Imagine you have a good idea, but someone copies it and gets more credit. That’s basically what happened to rhythm-and-blues singer Willie Mae “Big Mama” Thornton with her song “Hound Dog.” If you know the song, you might only know “King of Rock-and-Roll” Elvis Presley’s version. But before the song helped Elvis’s career skyrocket, it was a big hit for Thornton.

Thornton, who was born in Ariton, Alabama, in 1926, signed with Peacock Records in 1951. She stood out when compared with other female singers. Nearly six feet tall and 200 pounds, she got the nickname “Big Mama.”

“She had this tough exterior, and she had this very powerful voice which made her also seem very tough,” says Maureen Mahon, a music professor at New York University.

She often performed while wearing a suit jacket and tie with cowboy boots.

“Sometimes she would wear a dress or gown, but she also liked to wear what people would refer to as men’s clothes,” Mahon says. 

Mahon says Thornton had an aggressive power when performing while staying true to the emotions of a song.

“She could convey many emotions and different kinds of feelings through her vocals. That’s a really important part of blues singing,” Mahon says.

Watching Thornton sing inspired Jerry Leiber and Mike Stoller to write “Hound Dog” for her in 1952. Thornton recorded it with a growl emphasizing the frustration that the song lyrics suggest — coping with a boyfriend who is also dating someone else.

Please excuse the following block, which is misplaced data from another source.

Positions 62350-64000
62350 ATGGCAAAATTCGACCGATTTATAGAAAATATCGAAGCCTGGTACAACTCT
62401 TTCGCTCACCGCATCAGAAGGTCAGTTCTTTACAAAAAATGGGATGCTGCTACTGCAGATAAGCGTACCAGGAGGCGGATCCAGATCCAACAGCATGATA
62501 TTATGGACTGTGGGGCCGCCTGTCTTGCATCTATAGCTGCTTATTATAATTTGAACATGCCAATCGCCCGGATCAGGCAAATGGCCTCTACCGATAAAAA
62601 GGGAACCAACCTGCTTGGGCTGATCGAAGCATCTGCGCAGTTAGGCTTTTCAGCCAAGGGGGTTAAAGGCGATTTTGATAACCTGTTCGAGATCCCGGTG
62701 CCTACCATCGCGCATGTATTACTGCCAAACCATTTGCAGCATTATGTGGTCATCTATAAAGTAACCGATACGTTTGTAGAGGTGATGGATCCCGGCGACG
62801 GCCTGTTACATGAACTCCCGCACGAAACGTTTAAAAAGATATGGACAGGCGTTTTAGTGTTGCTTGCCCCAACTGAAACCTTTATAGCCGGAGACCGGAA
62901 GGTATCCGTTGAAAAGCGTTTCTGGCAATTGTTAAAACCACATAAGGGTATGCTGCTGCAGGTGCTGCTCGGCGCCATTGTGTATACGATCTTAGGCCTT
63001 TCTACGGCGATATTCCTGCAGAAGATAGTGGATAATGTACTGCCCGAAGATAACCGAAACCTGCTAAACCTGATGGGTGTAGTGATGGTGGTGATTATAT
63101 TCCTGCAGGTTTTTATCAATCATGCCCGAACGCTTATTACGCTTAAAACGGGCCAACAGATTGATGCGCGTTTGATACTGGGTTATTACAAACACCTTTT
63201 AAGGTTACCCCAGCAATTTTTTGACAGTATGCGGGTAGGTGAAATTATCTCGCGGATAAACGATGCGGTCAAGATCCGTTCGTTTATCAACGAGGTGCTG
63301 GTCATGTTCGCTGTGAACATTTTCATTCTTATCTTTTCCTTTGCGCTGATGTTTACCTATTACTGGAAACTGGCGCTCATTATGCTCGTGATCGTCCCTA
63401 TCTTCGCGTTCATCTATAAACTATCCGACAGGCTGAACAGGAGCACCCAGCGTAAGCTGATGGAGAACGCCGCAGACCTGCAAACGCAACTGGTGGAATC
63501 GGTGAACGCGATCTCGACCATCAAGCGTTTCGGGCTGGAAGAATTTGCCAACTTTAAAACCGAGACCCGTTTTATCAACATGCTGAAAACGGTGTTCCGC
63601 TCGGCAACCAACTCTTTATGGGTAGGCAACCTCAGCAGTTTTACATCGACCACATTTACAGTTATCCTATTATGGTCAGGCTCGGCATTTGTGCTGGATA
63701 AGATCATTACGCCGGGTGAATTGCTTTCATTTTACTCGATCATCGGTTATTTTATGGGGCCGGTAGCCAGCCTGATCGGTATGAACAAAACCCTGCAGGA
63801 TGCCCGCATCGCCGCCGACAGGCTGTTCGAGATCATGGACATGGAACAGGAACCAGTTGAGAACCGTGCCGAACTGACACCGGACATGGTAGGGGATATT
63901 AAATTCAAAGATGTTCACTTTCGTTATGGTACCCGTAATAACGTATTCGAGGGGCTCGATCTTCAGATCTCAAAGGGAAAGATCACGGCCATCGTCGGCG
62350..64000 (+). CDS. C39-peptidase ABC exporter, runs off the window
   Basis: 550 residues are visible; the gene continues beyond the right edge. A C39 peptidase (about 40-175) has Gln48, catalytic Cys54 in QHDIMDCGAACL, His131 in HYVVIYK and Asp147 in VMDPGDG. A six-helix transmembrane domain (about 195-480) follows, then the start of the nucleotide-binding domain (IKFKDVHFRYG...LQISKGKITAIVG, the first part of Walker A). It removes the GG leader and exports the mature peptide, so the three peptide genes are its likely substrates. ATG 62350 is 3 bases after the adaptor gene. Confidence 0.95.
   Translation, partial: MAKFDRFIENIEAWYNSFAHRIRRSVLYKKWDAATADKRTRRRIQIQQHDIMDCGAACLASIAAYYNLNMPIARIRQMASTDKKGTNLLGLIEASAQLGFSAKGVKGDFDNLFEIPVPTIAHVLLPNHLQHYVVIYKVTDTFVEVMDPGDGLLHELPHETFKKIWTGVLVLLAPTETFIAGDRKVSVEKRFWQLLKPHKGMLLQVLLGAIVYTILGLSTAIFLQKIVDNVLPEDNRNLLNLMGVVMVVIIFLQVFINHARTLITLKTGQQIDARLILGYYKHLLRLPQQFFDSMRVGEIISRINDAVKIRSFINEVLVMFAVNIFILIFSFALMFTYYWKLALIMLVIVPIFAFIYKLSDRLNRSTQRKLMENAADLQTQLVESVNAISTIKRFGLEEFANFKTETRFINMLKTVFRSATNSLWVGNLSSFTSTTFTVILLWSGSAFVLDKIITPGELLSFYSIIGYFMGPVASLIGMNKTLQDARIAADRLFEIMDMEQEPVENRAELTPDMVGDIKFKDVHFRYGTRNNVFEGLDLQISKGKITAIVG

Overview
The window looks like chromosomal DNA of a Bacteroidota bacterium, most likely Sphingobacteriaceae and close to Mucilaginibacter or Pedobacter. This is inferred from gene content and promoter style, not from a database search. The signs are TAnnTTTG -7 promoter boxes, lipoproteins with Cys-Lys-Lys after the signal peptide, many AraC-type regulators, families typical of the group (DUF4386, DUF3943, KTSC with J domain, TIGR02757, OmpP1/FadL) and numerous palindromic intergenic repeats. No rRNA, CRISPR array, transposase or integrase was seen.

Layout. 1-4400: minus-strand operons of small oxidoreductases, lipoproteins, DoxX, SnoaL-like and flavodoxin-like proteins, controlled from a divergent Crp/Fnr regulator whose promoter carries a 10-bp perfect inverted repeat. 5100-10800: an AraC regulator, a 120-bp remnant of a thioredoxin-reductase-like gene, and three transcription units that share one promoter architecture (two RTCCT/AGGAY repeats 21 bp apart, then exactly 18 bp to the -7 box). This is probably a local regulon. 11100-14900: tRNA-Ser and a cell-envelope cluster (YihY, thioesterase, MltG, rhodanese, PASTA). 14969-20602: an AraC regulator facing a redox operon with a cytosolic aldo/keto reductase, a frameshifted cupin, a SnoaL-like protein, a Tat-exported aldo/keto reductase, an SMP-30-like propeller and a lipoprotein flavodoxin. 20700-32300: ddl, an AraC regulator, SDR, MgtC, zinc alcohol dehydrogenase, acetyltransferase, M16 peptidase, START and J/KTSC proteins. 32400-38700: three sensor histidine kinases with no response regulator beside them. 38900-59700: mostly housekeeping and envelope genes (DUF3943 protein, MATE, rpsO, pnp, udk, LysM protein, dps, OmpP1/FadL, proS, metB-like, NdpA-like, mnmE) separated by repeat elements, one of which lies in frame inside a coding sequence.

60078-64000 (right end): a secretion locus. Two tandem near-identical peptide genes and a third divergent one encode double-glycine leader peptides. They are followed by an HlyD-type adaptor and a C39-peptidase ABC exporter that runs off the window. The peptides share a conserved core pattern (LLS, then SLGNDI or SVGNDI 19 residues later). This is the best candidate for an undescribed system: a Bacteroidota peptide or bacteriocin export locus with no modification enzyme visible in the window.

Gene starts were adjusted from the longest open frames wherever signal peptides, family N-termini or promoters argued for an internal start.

Thornton had moderate success with the song in 1953. It reached Number 1 on the Billboard rhythm-and-blues chart. Several musicians recorded their own versions, but none had much success until Elvis.

The 21-year-old performer had heard a version of the song in early 1956 with some of the words changed. (It was about a dog, not a man.) Elvis decided to record it. His recording climbed to the top of the Billboard Hot 100 chart and stayed there for 11 weeks. 

The song is seen as an important beginning of rock-and-roll, especially in its use of the guitar as the key instrument, according to Mahon.

Mahon says Elvis’s cool stage presence, which captivated audiences, can be traced to Thornton’s influence.

“I think he was getting that attitude from a singer like Big Mama Thornton, who was projecting that in her song,” she says. 

Elvis was able to get his version to wider audiences than Thornton, in part because he was a White man, according to Gayle Wald, professor of American studies and English literature at George Washington University. He had hit songs by 1956, but he also had access to larger, mainstream markets.

“Popular music history is filled with examples of Black women being pushed to the margins,” Wald says.

Wald points to the start of the blues as an example. “The first [vocal] blues songs that were ever recorded [in the 1910s], were recorded by White singers. It wasn’t until 1920, when Mamie Smith put out ‘Crazy Blues,’ that a Black woman actually was on record singing a blues song. Even though blues was an African American art form.”

“[Thornton] belongs in that story. . . . Because of the way race works in the United States, Elvis got accolades” for “Hound Dog,” Wald says. “He received exposure and celebrity and praise for it.”

Thornton’s influence on Elvis and American popular music as a whole is an important part of her legacy. Although her work may have been forgotten by some, researchers such as Mahon and Wald continue to study and elevate her music and its impact.

“I think we’re making a lot of progress,” Wald says. “The Internet has made it easier to let people know about artists from the past.”